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With the recession looming, how do you decide whether you should go back to school?

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An economic downturn usually sparks renewed interest in retraining.

Historically, graduate school enrollments increase in the midst of a recession as workers take the time to upskill or move to another industry with better career prospects or better pay.

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“As the economy slows, interest in graduate schools increases,” said Eric Greenberg, president of the Greenberg Educational Group, a New York-based consulting firm. “The education screen is a kind of hedge.”

But this business cycle is unlike any other.

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A spate of layoff announcements has raised concerns that the job market is finally cooling amid recession fears. However, government data shows that the US job market is still strong with a record-low unemployment rate of 3.5%.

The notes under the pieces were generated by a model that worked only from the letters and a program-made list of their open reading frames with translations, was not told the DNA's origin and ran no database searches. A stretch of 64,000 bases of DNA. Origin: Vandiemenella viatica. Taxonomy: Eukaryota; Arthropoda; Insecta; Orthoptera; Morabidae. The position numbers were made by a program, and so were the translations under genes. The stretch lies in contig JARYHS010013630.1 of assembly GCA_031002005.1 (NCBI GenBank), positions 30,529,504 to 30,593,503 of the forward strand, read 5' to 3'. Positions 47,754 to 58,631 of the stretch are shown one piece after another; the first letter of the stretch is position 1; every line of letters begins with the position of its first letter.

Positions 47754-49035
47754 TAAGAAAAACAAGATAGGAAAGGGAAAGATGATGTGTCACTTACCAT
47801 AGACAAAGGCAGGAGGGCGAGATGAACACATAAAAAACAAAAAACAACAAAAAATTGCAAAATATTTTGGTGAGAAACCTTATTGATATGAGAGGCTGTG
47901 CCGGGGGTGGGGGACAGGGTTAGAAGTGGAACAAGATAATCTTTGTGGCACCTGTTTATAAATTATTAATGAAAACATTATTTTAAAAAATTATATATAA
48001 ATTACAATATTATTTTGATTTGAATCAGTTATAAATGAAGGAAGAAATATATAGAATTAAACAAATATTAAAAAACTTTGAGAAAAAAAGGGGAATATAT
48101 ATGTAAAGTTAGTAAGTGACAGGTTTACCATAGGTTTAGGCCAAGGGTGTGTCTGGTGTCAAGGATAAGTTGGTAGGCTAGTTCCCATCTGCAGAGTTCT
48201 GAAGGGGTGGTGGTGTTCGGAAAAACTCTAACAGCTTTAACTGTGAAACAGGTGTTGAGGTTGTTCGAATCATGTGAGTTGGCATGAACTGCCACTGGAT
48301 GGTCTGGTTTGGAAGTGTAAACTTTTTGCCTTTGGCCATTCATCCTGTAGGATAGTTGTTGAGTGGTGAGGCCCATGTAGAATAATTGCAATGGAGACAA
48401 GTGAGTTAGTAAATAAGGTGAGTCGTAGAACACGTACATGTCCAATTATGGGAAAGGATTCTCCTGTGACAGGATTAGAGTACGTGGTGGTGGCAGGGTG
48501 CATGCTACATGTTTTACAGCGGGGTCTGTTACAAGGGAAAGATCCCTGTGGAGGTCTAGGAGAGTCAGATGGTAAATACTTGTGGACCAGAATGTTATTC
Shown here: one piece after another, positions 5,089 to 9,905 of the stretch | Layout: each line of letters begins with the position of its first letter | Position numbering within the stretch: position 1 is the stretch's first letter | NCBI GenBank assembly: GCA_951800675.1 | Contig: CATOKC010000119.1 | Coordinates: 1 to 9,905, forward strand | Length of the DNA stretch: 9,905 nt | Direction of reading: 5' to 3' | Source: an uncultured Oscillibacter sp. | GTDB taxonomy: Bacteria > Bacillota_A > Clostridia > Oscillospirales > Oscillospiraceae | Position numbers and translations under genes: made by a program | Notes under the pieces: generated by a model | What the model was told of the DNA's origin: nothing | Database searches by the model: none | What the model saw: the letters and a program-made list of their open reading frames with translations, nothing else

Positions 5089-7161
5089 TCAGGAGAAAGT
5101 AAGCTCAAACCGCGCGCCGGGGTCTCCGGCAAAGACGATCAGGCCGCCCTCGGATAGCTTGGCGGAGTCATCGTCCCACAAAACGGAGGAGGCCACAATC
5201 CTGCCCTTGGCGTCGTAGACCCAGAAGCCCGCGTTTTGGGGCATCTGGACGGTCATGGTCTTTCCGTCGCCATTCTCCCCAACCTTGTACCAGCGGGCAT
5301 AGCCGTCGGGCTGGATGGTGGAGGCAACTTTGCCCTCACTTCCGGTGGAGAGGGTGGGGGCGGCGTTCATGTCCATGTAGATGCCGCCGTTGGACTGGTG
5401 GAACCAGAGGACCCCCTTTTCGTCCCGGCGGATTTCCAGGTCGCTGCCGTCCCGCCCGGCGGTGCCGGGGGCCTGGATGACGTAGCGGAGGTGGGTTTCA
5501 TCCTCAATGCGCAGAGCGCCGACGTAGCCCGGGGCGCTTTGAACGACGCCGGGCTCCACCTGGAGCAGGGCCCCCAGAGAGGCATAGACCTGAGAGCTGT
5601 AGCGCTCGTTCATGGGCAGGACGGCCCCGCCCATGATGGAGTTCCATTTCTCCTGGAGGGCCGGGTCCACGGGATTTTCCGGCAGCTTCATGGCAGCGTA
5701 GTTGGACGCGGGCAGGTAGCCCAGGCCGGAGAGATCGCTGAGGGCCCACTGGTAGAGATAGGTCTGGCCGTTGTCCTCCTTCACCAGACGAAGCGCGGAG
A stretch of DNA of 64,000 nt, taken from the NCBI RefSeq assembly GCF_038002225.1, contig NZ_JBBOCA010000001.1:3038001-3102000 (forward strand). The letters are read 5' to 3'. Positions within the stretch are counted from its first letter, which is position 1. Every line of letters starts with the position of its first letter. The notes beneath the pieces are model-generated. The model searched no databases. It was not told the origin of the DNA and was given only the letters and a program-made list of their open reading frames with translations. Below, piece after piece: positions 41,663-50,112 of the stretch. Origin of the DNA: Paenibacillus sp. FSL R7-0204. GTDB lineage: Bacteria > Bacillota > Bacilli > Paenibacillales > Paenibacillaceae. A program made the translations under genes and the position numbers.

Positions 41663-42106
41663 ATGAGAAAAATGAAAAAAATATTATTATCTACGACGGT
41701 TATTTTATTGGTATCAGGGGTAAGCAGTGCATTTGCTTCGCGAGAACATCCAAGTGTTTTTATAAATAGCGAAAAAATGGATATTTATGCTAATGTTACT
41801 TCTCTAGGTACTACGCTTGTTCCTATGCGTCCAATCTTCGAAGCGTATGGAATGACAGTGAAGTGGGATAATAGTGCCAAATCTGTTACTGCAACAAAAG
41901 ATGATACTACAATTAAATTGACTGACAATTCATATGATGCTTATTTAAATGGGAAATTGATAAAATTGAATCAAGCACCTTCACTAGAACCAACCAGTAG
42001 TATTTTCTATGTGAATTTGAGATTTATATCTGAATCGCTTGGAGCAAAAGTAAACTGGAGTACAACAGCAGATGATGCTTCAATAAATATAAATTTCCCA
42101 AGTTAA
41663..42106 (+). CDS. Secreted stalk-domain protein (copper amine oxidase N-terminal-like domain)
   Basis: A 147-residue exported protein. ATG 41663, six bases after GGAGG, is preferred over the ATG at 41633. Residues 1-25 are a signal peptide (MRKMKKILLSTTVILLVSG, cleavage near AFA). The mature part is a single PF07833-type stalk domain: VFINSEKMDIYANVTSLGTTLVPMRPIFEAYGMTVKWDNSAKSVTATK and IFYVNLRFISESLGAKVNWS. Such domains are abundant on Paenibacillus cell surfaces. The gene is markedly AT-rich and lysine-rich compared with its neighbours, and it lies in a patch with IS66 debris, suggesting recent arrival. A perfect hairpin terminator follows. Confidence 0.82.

Still, a recession could be looming, some experts say, raising questions about whether going back to school makes more sense than trying to weather a potential spell of unemployment.

However, there are many factors to consider, including costs and a greater debt burden, that could erode the financial return on a college education, Greenberg said. “There are subtle nuances at play.”

Here are some of those key considerations:

This is not your average business cycle

History is often the best guide, but in this case the usual patterns may not apply.

In 2020, nationwide graduate school enrollment initially fell, but then recovered quickly in 2021, only to plunge again in the fall of 2022. This year’s 1% decline reversed last year’s 2.7% gain, according to a report by the National Student Clearinghouse Research Center based on data from colleges.

Enrollment rates could likely pick up again in 2023, in part because this time a recession wouldn’t be as short-lived as it was during the pandemic, said Doug Shapiro, executive director of the National Student Clearinghouse Research Center.

There is usually a lag time of up to a year, after the economy has slowed, before workers return to school to retrain, he said.

“Without expectation of a quick recovery, this could lead to the increased signup response that we are used to,” Shapiro said.

There is better access to higher degrees

Students walk past Stanford University’s Graduate School of Business in Stanford, California.

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With more programs available remotely, it’s also easier to get an advanced degree than it was before the pandemic.

Now, for example, tech workers who have been hit by a recent wave of layoffs could enhance their resumes with additional college degrees and certificates they can pick up online, Shapiro said.